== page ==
While living in Marloth Park for 15 months beginning in February 2018 and ending in May 2019, we had many opportunities to socialize with them including a week they spent staying with us at The Orange House where we lived during that extended period.
They, along with Kathy and Don and many other friends became a part of our social circle with everyone being loving and supportive during and after my recent open-heart surgery.
|We stopped to check out the various relics.|
With no family around these friendships meant the world to both of us. Now, healed and ready for action, we met at Chepstow Castle at Chepstow, Monmouthshire, Wales is the oldest surviving post-Roman stone fortification in Britain for a rewarding experience in a castle.
|Ken ordered the fresh trout which he enjoyed.|
Over the years of our world travel, we’d seen many castles but none impressed us more than Chepstow Castle. We can’t wait to share the photos and stories of this stunning piece of history.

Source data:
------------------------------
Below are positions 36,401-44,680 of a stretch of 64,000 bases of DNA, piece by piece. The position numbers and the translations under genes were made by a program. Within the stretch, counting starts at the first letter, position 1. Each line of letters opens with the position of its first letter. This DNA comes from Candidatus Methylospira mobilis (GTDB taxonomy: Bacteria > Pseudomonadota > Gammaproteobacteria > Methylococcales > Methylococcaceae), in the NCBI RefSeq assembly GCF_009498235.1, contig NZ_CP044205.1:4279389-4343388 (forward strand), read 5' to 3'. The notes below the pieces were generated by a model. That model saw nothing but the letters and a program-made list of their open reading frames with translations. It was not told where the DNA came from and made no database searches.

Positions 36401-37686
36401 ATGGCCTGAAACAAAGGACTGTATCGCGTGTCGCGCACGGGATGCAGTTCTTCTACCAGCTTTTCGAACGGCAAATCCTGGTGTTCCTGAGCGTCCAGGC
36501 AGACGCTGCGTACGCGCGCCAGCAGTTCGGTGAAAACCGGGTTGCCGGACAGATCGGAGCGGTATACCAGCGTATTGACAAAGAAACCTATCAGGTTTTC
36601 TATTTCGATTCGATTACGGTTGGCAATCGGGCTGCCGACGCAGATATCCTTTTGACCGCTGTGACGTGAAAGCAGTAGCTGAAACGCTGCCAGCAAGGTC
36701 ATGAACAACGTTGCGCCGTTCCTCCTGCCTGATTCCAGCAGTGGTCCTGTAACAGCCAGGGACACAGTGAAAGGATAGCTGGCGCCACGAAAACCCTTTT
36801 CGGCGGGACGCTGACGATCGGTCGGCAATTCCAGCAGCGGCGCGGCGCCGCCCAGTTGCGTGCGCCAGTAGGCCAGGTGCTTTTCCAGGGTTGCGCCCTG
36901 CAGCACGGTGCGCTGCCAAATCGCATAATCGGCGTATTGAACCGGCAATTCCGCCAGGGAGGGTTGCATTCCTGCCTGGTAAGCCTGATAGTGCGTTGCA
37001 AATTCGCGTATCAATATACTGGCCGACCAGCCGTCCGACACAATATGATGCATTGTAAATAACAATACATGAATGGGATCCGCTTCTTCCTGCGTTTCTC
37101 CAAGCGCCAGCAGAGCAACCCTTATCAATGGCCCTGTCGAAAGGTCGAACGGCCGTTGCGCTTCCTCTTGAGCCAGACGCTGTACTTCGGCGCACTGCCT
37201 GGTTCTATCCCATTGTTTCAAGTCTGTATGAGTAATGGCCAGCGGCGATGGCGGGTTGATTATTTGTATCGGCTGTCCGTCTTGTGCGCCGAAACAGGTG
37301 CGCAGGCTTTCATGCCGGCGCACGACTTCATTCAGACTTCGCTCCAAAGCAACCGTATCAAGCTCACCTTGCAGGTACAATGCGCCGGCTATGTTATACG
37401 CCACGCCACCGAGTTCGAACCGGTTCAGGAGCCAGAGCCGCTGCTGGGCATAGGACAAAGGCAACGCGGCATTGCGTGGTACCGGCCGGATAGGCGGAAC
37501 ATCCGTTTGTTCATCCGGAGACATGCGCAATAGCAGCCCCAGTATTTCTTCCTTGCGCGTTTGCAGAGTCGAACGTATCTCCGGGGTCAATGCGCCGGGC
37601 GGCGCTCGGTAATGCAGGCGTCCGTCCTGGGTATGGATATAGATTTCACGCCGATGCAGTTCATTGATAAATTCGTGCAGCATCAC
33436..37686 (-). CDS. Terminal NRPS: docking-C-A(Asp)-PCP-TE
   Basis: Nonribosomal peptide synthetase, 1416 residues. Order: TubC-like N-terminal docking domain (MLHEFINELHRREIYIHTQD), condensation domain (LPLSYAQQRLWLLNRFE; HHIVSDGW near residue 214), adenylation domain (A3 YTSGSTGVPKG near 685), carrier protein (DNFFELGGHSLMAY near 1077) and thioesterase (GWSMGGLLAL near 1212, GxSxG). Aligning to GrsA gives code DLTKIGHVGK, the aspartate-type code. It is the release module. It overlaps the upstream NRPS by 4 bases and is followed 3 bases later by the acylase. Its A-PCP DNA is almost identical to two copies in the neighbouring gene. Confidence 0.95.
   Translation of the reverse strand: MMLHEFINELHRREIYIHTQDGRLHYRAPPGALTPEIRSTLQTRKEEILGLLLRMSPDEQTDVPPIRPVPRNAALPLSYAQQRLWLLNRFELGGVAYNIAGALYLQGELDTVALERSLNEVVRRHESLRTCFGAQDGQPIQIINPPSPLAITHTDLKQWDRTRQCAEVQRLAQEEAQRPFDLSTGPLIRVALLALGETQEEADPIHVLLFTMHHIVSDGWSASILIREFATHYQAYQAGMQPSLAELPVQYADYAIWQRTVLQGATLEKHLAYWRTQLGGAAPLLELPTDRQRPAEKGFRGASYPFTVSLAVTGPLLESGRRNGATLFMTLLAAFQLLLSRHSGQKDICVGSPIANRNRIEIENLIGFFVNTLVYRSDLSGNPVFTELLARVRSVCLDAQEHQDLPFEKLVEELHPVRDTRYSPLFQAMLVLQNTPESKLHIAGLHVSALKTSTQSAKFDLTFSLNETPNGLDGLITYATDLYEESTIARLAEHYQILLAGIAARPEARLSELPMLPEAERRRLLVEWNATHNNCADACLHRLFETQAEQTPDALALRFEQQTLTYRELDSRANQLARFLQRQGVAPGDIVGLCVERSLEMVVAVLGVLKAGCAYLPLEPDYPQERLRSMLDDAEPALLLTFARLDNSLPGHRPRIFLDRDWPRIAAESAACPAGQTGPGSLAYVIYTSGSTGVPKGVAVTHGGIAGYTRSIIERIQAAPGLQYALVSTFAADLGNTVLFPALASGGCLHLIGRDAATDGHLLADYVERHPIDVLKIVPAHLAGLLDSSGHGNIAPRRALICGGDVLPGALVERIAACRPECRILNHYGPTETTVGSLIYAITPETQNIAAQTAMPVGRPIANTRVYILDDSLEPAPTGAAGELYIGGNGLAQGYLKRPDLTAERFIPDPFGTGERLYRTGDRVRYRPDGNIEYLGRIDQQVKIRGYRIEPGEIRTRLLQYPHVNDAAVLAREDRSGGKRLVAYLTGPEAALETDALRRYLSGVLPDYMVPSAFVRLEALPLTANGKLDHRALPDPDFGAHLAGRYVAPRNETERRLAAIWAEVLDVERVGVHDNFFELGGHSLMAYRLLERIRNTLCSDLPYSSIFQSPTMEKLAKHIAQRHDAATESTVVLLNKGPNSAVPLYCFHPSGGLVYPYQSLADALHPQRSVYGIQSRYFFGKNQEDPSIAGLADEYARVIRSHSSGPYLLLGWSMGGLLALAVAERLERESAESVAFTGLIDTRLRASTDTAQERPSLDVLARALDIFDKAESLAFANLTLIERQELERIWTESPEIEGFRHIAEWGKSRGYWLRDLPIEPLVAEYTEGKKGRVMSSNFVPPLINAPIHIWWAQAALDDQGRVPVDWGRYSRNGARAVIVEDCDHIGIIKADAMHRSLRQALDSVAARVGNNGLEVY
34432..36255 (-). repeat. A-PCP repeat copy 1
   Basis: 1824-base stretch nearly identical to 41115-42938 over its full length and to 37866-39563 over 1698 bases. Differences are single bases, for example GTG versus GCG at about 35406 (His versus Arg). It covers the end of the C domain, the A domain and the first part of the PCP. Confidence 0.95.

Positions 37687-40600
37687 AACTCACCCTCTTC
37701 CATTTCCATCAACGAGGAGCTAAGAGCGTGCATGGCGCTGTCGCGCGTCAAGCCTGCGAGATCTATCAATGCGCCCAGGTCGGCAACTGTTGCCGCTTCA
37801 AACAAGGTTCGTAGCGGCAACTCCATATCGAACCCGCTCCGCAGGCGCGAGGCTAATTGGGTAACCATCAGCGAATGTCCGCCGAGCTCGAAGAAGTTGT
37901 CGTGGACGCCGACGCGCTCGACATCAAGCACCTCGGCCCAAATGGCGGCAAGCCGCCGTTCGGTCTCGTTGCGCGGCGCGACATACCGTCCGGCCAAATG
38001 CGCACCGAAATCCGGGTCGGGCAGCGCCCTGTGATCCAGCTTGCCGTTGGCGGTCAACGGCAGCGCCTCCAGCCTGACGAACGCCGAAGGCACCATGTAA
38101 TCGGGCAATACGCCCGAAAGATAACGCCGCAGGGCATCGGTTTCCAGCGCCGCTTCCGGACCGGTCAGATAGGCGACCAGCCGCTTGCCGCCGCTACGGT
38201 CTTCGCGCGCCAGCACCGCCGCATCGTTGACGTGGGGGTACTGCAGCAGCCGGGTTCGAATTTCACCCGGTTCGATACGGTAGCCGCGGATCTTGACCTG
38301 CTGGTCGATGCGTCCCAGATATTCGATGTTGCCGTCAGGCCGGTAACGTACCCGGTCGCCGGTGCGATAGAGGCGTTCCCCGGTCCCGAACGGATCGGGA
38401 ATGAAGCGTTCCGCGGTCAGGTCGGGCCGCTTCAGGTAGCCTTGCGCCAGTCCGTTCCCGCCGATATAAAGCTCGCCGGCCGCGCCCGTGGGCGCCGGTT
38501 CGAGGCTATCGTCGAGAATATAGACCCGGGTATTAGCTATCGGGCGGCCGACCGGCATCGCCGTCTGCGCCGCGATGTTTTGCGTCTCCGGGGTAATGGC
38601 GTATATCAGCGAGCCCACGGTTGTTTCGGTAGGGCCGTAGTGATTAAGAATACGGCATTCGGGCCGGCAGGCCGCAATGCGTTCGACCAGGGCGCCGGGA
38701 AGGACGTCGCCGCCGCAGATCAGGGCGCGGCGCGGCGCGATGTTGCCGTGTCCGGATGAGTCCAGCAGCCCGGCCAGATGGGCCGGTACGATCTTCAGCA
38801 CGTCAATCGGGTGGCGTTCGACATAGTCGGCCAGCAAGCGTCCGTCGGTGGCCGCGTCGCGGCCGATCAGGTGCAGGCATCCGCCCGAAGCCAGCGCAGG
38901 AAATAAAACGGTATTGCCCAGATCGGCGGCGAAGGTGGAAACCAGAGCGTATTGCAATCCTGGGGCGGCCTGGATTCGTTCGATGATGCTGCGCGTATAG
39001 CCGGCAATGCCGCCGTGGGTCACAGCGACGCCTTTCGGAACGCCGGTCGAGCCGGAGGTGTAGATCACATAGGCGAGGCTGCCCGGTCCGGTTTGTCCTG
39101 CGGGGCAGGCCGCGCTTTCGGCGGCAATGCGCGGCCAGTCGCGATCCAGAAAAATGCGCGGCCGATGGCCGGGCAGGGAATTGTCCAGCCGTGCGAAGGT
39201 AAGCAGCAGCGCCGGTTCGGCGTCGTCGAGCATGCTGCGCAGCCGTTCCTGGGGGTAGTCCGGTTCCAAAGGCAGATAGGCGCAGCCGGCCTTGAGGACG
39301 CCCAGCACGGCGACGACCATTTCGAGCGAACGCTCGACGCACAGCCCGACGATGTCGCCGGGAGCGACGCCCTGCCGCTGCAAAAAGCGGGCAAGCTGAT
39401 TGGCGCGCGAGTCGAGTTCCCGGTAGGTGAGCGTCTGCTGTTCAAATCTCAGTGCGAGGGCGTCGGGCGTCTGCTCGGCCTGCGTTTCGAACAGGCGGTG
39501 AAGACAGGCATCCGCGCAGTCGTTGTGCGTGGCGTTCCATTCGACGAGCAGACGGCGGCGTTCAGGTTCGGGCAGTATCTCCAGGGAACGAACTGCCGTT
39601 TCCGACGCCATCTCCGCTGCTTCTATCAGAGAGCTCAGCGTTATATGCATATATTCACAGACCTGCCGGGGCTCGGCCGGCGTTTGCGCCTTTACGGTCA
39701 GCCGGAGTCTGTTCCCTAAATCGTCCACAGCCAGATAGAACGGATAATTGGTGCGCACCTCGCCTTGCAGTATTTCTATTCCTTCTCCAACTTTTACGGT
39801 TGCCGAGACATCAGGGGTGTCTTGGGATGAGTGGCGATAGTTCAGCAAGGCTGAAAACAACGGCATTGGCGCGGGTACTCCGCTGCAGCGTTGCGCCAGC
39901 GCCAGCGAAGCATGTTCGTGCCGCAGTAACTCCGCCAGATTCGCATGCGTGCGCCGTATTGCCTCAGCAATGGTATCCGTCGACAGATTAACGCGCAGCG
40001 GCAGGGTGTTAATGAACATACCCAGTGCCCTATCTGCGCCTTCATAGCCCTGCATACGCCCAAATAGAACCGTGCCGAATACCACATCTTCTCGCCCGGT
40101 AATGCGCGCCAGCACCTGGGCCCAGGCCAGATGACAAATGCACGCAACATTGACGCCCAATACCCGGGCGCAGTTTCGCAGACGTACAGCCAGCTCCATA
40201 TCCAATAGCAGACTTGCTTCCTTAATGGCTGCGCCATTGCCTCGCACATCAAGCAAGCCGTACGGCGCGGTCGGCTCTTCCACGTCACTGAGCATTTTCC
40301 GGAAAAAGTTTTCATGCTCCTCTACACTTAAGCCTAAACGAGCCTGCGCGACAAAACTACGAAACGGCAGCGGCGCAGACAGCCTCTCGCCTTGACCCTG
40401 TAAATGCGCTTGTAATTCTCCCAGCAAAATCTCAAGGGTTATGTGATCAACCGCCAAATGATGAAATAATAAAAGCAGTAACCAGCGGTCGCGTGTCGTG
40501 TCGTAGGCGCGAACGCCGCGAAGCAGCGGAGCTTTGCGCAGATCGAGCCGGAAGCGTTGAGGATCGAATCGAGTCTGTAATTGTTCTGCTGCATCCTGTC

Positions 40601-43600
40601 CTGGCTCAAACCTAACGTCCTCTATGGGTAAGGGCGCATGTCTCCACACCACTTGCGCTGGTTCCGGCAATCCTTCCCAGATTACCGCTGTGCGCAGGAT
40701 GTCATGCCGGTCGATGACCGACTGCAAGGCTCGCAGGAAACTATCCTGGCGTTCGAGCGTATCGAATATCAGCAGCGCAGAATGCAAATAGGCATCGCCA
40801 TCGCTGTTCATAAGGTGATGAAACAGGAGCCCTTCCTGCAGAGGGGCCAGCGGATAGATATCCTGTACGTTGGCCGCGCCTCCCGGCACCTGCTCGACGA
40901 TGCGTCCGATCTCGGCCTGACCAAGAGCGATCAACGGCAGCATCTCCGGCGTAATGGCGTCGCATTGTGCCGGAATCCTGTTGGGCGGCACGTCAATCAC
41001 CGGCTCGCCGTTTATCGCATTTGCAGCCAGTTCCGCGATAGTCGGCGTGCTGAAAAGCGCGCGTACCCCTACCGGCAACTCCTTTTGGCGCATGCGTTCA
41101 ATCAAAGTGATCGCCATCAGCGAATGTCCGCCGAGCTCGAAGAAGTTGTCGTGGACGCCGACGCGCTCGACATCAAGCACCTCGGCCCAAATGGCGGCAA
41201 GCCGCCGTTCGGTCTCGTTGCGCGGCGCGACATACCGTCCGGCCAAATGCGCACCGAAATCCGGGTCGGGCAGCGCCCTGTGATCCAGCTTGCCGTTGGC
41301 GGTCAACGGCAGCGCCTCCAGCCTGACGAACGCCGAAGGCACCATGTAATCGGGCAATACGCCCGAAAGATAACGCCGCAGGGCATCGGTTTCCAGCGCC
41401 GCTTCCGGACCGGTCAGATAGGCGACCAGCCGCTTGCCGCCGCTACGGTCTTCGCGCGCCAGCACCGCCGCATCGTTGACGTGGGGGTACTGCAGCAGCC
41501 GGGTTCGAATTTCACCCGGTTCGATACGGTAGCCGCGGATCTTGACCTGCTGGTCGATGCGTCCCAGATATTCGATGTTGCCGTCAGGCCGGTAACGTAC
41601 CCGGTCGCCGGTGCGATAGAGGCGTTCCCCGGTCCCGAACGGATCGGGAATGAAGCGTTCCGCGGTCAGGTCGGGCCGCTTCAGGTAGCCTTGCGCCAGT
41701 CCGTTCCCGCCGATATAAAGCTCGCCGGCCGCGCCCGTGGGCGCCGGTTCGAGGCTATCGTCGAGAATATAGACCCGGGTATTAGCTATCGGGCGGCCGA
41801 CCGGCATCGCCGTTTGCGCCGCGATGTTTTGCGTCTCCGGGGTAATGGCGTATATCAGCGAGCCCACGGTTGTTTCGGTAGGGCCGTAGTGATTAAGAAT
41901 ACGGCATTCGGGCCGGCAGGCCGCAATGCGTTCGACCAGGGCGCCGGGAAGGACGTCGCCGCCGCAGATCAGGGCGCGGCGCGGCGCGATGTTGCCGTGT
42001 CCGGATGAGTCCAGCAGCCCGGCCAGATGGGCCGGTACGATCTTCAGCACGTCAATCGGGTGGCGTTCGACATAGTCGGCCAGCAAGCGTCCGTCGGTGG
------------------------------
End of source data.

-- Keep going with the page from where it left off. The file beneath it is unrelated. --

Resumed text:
But, today, it takes less time to present our dining experience after our visit to the castle than it will when we begin sharing castle details tomorrow. However, in no way do we want to minimize the significance of this exceptional dining experience so conveniently located a short walk from the castle.
|Both Linda and Tom ordered the Guinness Beef Pie. They both loved this dish with bread and veggies on the side.|
To be able to spend time with friends after such a long period of our own, was refreshing. The last time we had an opportunity was when we were in Ireland between May and August when friend Lisa and Barry came to Connemara to spend time with us.
|Two plates of steamed vegetables were placed on the table.|
The walk through the castle was outstanding but when we had an opportunity to sit down for tea in a charming coffee shop and later for lunch at The Boat Inn, the day proved to be rich and fulfilling.